Hurricane Dennis Makes Landfall in Florida
JENNIFER LUDDEN, host:
From NPR News, this is ALL THINGS CONSIDERED. I'm Jennifer Ludden.
The eye of Hurricane Dennis came ashore just east of Pensacola, Florida, a little before 2:30 this afternoon local time. The storm was blamed for at least 20 deaths in Haiti and Cuba. But after it hit those islands, Dennis weakened substantially. As it crossed the Gulf of Mexico, the storm then gathered strength to a powerful Category 4 storm. Then just before coming ashore today, winds again diminished. Hurricane Dennis was a compact storm. Still, at its strongest, four-story-high waves splashed over seawalls, and there are power and water outages in the area. Sandra Averhart of member station WUWF in Pensacola joins me now.
SANDRA AVERHART reporting:
LUDDEN: It's been more than five hours now since the storm hit right where you are. What are officials saying about damage?
AVERHART: Well, one of the things they're saying is that we're very fortunate that it wasn't worse. They expected it to be--much more damage. They've been on the beach and done some preliminary assessments, Pensacola Beach and Nevar Beach. The word--and that's where the storm came ashore, between the two. The word is that the roads are covered; primarily they're covered with snapped power lines. Apparently there are power lines down all over the place. And so for now the beach is remaining closed; the same for Nevar Beach. Now they are saying that most of the damage this time was mostly to the northern parts of the counties and mostly due to tornadic activity.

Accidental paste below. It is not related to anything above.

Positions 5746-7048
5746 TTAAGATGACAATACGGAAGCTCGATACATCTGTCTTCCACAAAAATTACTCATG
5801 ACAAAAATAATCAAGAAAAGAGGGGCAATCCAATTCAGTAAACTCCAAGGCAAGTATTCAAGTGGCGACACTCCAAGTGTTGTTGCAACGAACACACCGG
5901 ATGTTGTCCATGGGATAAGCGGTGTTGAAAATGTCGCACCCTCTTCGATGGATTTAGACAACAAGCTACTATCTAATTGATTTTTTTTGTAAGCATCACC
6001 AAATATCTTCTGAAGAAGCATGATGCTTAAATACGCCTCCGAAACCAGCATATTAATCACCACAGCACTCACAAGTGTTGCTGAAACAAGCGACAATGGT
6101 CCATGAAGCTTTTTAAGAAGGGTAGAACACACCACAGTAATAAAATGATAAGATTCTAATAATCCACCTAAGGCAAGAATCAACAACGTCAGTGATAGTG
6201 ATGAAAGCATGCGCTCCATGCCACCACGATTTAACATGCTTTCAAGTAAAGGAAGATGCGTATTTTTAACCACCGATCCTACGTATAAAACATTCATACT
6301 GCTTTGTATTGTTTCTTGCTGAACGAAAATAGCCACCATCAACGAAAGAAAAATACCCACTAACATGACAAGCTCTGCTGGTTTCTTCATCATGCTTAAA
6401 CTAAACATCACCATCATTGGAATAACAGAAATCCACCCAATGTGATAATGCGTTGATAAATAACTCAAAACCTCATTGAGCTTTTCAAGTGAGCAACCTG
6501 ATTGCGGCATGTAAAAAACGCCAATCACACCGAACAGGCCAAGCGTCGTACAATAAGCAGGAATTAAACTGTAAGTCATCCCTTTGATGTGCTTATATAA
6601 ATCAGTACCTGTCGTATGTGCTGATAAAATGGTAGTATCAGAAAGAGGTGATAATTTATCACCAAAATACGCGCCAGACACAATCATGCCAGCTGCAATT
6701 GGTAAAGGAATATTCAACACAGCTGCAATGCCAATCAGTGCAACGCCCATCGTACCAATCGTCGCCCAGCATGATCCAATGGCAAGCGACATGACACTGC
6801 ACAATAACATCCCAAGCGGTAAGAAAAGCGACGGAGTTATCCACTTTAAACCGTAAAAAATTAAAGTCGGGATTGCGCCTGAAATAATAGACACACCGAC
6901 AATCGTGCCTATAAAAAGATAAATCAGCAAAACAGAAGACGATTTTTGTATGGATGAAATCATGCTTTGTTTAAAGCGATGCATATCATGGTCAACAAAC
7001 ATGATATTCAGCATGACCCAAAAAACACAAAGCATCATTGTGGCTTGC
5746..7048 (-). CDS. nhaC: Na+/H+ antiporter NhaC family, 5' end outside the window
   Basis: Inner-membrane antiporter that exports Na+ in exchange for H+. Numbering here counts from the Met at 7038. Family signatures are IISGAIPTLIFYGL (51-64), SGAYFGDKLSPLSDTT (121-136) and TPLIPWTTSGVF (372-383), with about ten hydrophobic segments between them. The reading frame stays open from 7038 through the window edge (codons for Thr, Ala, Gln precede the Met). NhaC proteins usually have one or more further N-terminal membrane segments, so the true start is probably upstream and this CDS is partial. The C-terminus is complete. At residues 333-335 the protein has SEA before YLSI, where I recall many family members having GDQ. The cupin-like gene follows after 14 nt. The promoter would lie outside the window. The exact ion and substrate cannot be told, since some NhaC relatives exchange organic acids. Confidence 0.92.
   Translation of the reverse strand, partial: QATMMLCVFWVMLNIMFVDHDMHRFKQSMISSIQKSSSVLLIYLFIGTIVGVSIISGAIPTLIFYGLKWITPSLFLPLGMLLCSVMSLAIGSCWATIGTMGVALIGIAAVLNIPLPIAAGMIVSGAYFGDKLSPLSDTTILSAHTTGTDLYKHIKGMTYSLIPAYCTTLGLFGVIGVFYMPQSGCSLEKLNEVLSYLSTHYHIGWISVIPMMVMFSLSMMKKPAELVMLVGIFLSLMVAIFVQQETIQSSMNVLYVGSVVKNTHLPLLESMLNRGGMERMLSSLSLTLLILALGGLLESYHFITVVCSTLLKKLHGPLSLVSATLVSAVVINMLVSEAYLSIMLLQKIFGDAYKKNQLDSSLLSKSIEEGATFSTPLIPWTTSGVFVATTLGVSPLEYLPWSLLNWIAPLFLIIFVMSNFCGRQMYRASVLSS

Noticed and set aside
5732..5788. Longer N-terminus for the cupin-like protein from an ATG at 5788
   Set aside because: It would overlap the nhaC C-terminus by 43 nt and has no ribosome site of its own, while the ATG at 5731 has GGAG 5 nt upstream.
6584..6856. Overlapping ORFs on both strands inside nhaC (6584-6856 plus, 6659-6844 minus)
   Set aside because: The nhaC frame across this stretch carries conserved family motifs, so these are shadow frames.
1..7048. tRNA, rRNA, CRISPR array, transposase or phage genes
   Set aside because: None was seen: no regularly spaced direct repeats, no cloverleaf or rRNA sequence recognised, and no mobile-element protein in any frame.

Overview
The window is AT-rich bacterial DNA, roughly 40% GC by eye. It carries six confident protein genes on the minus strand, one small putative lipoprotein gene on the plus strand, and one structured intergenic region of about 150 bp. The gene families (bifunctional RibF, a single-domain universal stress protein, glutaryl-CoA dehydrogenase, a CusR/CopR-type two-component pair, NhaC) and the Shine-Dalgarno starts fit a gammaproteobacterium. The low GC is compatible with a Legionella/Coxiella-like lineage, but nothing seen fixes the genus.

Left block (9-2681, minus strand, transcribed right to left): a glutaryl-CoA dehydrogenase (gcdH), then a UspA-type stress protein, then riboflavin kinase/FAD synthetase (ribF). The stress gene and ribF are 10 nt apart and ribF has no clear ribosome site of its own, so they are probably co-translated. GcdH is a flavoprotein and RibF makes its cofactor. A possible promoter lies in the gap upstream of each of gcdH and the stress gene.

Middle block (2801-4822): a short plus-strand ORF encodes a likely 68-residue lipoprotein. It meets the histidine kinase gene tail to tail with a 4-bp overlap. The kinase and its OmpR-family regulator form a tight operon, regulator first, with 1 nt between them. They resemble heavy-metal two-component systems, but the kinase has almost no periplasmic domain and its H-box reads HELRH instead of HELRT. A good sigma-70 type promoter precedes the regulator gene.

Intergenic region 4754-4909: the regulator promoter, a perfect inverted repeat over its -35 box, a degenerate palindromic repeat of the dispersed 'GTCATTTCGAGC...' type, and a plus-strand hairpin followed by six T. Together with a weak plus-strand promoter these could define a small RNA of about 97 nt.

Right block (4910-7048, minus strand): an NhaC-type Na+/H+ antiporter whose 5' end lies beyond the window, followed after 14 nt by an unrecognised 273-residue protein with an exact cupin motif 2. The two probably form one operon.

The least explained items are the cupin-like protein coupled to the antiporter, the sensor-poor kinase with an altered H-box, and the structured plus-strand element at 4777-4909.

Now one thing that they did say is that the Pensacola Regional Airport is likely to be closed for the next 24 to 48 hours. They are reporting extensive damage to the terminal--well, primarily major leaks in the terminal building and some significant damage to the smaller buildings on the property. Also, of course, many homes are reporting some structural damage, roof damage, power lines, tree down all over the place and mostly--especially in the north end, due to tornadic activity. Now one historic building in downtown Pensacola lost its roof. And it had been damaged by Hurricane Ivan, but this time it lost the roof.
LUDDEN: How many people do we know are without power?
AVERHART: I'm hearing that about 100,000 people in northwest Florida are without power, about 30 to 40,000 in Escambia County.
LUDDEN: Any idea about water and sewer service?
AVERHART: Water--the folks in this area, as far as I can tell, are being advised to boil the water. And the sewer utility is reporting that water pressure is low.
LUDDEN: Now just 10 months ago Hurricane Ivan hit not far from where you are.
AVERHART: Exactly. It hit a little further west, and so, fortunately, some other beaches did not have to take another major hit. There was still debris left over from Hurricane Ivan that--there was a major concern about that. Of course, this area where the storm came ashore this time is reminiscent of Hurricane Opal in 1995.
LUDDEN: Well, Sandra Averhart of member station WUWF in Pensacola, thanks so much.
AVERHART: Thank you. Transcript provided by NPR, Copyright NPR.